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This article discusses the costs and benefits of mammographicscreening in the workplace. The cost of mammography itself and of diagnostic work-up are two of the largest costs involved. Therefore, the most efficient approach to providing mammography depends on the number of employees receiving mammography; and the diagnostic accuracy of mammography and underlying incidence of breast cancer in the screened population strongly influence the number of suspicious mammograms that are not associated with breast cancer. The health benefit of mammographic screening is due to reduced mortality and morbidity through early detection and more effective treatment, which may also result in economic savings if early-stage cancer is less expensive to treat. However, the total lifetime cost of treating early-stage cancer may be greater than treating late-stage cancer because of improved survival of early-stage patients. Thus, although periodic mammographic screening is not likely to result in overall economic savings, in many populations of working-age women, especially those with identifiable risk factors, screening is cost-effective because the expenditure required to save a year of life through early detection of breast cancer is low compared to other types of health services for which employers commonly pay.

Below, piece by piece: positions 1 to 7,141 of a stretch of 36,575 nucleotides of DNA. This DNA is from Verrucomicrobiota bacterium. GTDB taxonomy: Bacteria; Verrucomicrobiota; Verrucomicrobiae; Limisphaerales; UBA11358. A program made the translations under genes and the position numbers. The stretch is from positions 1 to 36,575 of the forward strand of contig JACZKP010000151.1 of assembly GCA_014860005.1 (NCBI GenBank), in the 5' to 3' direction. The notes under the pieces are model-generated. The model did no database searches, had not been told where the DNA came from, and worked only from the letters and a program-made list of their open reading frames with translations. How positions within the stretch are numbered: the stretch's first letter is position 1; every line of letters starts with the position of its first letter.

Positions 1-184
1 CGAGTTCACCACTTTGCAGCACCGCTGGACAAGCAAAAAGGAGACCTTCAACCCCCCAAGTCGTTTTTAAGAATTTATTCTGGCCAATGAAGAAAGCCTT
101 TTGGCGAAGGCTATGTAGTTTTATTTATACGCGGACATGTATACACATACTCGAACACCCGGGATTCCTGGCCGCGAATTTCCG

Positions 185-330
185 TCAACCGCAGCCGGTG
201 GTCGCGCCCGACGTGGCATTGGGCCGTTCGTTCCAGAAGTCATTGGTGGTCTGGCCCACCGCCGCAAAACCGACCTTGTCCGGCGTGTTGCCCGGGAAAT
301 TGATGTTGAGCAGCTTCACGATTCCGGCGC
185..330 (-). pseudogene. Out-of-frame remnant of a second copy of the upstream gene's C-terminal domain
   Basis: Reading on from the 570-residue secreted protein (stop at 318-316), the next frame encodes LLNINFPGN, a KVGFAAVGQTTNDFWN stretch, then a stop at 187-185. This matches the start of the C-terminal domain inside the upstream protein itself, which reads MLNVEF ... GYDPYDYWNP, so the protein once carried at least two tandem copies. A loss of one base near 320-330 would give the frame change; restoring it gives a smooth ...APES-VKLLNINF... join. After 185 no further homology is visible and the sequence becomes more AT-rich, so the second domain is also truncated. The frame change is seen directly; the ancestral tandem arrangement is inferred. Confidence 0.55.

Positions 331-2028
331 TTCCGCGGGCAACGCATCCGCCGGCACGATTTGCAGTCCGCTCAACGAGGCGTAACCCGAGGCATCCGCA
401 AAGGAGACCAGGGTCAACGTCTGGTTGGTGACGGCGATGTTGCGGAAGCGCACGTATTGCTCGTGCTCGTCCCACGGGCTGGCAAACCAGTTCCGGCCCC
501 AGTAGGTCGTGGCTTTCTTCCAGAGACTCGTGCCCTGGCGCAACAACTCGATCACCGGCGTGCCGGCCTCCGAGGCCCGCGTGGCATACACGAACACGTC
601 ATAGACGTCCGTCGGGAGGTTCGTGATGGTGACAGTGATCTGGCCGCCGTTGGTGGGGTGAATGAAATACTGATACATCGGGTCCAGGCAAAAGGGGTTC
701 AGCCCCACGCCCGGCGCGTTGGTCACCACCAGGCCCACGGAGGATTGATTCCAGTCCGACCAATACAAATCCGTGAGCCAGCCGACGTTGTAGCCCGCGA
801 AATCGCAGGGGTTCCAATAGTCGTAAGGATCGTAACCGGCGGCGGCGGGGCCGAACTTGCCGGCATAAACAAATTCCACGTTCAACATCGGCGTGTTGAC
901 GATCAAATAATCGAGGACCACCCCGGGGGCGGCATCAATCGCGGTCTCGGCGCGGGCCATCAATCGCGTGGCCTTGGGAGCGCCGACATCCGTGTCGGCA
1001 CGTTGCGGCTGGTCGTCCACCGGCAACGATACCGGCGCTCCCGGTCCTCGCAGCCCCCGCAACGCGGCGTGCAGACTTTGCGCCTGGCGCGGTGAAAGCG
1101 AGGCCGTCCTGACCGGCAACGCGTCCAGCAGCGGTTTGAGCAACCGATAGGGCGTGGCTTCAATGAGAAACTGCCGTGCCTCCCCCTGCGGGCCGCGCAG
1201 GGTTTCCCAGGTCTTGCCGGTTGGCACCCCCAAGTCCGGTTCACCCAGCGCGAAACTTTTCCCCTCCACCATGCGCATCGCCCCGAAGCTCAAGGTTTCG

Journal article



Publication Date





285 - 289